Problems for Edward F. Redish |
An electromagnetic plane wave moving in the z direction can be written as (the real part of)
From Maxwell's equations in free space, we can show that the amplitude vector, E_{0}, has to be perpendicular to the direction of propagation and therefore lie in the the x-y plane. We could therefore treat the amplitude vector as a two-dimensional vector in a complex linear space:
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(a) If both E_{0x} and E_{0y} are real numbers (with dimensions of force/charge), find the electric field vector at the origin (i.e., (x,y,z)=(0,0,0)) as a function of time. What is it's magnitude and direction as a function of time? (Hint: Remember that the physical electric field is the real part of the complex expression.)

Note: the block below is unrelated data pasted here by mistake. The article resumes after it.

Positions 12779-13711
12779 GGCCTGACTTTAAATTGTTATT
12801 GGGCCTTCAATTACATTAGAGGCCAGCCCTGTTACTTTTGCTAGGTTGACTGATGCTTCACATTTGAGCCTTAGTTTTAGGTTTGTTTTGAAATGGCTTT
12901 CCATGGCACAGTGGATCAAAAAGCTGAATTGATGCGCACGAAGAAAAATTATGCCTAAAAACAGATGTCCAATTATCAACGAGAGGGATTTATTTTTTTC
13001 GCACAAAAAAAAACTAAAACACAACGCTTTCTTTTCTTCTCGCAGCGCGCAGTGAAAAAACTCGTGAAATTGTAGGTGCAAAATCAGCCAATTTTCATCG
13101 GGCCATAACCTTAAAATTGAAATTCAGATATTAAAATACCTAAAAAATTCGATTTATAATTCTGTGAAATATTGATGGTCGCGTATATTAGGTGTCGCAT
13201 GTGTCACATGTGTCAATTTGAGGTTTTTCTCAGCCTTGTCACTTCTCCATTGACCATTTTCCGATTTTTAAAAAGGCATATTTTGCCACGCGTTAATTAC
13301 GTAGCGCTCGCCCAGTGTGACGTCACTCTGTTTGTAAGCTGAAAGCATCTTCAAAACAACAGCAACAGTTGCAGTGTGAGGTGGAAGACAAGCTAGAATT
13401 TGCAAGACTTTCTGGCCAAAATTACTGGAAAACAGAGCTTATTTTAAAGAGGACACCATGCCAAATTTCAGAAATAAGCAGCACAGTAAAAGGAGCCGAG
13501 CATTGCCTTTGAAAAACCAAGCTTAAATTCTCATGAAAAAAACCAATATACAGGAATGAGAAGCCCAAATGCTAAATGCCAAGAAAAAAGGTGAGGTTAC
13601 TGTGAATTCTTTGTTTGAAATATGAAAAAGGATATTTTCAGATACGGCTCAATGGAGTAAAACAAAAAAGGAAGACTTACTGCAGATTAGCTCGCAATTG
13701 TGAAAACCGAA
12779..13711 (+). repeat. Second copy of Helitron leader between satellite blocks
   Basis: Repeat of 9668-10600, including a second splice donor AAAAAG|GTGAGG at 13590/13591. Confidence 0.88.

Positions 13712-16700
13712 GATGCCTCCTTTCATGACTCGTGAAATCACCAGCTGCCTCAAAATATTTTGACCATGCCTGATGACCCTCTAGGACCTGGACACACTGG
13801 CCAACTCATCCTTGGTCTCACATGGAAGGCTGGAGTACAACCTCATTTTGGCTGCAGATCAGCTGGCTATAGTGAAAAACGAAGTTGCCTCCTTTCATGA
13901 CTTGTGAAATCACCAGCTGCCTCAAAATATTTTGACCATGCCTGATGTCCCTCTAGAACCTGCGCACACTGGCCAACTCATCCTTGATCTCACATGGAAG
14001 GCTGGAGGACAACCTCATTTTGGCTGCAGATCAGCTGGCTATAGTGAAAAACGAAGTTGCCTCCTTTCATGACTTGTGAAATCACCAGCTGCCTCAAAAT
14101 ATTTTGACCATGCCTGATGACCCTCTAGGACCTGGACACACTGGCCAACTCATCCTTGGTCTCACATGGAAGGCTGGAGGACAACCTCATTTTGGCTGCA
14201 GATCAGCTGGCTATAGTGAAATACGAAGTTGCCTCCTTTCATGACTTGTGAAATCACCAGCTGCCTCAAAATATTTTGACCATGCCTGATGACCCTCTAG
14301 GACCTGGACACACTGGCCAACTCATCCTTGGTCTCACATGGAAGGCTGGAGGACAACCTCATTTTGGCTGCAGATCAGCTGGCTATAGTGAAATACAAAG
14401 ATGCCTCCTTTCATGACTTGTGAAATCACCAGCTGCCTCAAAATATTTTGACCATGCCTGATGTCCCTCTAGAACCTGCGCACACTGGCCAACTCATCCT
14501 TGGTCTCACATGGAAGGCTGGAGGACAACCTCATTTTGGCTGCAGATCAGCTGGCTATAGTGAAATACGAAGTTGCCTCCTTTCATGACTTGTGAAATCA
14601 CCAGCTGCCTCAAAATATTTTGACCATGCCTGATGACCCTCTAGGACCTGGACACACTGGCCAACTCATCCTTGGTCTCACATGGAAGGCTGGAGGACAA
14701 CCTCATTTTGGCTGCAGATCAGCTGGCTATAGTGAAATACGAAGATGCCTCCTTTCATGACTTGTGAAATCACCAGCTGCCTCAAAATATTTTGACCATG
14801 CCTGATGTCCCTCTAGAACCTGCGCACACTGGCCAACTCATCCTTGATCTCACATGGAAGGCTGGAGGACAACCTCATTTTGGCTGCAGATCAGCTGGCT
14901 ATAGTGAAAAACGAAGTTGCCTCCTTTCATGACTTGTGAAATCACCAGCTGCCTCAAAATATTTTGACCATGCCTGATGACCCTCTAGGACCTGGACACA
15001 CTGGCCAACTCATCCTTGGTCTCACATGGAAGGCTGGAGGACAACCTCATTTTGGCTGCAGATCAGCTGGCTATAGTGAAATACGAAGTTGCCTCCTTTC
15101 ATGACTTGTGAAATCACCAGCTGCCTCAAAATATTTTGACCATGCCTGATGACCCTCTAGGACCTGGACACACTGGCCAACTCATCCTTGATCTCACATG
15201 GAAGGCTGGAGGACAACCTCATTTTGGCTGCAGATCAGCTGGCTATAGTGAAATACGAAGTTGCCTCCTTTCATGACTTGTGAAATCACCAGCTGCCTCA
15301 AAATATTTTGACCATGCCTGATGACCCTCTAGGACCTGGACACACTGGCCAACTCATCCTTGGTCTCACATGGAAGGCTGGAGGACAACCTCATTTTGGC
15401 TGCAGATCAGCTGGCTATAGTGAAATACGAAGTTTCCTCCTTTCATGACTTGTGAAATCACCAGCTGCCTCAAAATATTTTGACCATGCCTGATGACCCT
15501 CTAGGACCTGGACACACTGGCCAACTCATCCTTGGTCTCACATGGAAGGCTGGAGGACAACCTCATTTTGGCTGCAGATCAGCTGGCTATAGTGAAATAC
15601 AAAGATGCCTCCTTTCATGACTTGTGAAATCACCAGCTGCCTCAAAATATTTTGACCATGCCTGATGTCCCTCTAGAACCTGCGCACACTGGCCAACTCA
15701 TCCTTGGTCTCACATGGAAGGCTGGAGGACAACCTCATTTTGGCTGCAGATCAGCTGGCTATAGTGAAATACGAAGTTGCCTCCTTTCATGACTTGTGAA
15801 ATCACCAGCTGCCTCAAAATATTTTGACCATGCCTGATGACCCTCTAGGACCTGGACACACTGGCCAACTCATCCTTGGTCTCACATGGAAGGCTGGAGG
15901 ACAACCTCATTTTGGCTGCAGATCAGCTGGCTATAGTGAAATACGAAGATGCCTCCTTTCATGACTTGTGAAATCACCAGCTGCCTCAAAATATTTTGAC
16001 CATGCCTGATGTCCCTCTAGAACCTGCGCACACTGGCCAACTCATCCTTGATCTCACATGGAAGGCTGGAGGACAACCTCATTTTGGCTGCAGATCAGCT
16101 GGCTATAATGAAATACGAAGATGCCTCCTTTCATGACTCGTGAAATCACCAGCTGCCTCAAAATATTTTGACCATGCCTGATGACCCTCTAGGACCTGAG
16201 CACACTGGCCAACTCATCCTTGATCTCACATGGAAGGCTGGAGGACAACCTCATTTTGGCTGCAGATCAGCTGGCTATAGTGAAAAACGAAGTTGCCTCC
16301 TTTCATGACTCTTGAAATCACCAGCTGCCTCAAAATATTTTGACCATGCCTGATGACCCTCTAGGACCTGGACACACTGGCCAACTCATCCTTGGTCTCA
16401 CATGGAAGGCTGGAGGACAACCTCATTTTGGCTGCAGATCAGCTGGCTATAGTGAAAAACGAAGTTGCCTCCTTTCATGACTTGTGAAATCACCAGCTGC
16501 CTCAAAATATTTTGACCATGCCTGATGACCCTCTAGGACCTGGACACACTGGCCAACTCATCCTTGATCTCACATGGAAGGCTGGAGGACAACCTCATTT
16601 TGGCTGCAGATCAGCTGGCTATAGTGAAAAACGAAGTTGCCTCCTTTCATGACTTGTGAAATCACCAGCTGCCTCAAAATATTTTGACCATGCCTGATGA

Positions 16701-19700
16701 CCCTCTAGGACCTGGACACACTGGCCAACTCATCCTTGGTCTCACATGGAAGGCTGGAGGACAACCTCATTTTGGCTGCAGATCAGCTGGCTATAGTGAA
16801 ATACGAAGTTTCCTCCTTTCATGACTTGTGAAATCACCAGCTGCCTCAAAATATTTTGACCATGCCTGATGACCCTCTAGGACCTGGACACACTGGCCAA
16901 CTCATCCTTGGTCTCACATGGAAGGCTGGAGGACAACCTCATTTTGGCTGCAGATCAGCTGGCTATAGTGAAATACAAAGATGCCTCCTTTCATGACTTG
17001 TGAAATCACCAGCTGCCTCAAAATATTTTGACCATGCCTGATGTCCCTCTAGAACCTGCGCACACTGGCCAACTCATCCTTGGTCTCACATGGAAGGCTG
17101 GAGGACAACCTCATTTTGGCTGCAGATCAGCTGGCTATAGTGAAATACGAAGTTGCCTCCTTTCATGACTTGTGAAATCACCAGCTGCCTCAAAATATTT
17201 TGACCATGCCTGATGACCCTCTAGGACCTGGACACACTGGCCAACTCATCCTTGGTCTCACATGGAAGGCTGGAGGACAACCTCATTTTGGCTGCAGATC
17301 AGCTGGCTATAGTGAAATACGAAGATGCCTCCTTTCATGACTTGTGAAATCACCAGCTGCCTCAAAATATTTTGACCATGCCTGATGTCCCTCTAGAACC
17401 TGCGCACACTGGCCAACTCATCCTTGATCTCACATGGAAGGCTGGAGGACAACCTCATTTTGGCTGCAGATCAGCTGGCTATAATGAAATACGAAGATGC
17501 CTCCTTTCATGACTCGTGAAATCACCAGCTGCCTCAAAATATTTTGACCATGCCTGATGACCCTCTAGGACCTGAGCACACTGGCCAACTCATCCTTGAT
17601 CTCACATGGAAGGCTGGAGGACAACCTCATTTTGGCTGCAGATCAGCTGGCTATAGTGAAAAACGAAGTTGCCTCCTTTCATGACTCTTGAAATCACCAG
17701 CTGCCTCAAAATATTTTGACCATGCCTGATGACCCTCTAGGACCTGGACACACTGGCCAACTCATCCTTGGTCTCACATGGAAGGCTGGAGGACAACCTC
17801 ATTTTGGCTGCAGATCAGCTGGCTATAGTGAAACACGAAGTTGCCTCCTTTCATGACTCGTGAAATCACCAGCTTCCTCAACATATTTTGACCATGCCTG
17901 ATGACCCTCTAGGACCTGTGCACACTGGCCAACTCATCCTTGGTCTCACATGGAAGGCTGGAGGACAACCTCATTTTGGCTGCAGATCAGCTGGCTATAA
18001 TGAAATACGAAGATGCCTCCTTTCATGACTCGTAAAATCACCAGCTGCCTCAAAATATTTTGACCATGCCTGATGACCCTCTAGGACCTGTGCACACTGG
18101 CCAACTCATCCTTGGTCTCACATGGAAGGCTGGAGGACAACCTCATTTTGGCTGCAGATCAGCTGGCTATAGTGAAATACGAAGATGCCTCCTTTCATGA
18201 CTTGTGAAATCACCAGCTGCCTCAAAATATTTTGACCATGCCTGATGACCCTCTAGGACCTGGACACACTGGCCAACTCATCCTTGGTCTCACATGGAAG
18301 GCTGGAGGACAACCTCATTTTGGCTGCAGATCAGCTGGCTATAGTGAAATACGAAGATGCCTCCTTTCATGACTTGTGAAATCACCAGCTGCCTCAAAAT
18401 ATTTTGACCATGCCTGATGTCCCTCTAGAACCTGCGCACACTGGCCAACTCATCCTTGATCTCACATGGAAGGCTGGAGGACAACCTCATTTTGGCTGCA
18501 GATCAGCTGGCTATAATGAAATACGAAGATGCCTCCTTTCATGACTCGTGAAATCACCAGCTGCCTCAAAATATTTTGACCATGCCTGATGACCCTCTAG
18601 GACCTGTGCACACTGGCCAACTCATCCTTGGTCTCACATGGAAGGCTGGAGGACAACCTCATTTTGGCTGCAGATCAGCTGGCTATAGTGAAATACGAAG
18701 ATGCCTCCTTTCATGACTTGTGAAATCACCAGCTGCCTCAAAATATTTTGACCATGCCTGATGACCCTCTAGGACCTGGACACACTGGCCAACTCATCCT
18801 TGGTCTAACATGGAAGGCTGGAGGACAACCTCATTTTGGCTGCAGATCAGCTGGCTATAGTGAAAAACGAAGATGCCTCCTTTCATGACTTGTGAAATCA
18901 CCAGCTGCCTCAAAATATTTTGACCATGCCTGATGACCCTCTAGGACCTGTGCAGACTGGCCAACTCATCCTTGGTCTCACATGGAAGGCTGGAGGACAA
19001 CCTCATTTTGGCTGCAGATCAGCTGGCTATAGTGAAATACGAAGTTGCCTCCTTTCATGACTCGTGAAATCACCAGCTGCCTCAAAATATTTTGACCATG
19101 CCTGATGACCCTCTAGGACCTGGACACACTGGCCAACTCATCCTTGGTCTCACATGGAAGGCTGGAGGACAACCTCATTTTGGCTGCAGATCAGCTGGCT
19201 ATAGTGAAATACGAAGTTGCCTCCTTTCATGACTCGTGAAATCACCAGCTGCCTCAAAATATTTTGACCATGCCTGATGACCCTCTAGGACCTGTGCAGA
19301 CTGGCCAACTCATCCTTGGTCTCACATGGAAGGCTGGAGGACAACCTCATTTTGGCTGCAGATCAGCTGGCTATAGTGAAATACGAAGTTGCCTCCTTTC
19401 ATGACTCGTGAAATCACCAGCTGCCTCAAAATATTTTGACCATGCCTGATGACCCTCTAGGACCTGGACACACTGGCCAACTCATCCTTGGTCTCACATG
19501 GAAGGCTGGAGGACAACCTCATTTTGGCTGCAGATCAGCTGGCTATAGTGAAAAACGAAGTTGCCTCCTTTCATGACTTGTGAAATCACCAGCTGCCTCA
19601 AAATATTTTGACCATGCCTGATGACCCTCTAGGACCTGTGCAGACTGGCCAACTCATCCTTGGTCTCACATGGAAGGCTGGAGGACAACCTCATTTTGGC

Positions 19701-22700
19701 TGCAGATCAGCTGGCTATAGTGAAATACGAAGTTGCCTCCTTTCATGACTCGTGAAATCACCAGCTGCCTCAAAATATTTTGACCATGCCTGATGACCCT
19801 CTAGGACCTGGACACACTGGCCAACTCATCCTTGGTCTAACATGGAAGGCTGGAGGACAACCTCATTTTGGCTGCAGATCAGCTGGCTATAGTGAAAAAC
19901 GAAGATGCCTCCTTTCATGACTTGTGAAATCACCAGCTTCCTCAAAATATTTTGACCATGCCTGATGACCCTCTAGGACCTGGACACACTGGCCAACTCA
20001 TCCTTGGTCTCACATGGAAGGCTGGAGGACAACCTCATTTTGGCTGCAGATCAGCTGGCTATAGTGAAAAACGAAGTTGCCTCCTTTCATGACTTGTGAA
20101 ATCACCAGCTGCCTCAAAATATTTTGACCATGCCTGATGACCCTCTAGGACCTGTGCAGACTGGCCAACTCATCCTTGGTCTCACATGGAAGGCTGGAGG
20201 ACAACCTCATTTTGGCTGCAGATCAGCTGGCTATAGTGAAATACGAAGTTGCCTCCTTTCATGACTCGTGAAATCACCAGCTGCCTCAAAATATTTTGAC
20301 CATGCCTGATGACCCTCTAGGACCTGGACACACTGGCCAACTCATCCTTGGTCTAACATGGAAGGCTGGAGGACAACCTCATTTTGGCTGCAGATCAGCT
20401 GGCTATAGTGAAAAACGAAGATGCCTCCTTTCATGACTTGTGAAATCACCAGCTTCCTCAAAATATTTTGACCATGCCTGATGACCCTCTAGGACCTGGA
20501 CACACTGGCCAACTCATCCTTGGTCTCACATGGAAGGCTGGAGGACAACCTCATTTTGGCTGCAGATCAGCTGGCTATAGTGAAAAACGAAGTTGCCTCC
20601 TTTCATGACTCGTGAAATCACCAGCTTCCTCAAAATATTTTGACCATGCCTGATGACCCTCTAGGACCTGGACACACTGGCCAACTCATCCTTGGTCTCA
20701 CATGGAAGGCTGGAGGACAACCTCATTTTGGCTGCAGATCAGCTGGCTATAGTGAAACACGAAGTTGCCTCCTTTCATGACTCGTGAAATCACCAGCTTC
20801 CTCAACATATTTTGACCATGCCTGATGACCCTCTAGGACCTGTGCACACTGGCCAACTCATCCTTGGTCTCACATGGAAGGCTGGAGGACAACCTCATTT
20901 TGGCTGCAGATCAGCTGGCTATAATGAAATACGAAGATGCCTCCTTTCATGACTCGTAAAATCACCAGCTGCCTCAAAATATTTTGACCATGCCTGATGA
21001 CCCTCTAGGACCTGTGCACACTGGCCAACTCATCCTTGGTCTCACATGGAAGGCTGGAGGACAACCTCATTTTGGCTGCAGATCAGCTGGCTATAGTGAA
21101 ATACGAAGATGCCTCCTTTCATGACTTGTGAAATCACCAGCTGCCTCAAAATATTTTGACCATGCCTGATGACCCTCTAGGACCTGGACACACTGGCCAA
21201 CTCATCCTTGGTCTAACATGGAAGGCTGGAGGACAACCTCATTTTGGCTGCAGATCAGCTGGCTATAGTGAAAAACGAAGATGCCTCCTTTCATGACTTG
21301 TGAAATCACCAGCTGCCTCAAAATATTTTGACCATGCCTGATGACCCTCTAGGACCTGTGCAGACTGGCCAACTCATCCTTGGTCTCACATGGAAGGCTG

(b) Suppose both E_{0x} and E_{0y} are complex numbers with the same phase, that is,
where A_{0x} and A_{0y} are both real (but not necessarily equal) and the φ in both terms is real (and they are both the same number). How does your result from part (a) change?
(c) Now suppose that instead of having the same phase, they are 90^{o} out of phase. That is, suppose that:
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Find the electric field vector at the origin as a function of time. Describe how it is changing.
(d) We can consider two distinct bases for the linear space of these 2-D E fields, {|e_{1}>, |e_{2}>} and {|+>, |->}, where:
We can express any E-field vector in one of the two ways:
Explain what each of the coordinates E_{1}, E_{2}, E_{+}, E_{-} mean and express {E_{+},E_{-}} in term of {E_{1},E_{2}}.
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Last revision 28. November, 2005.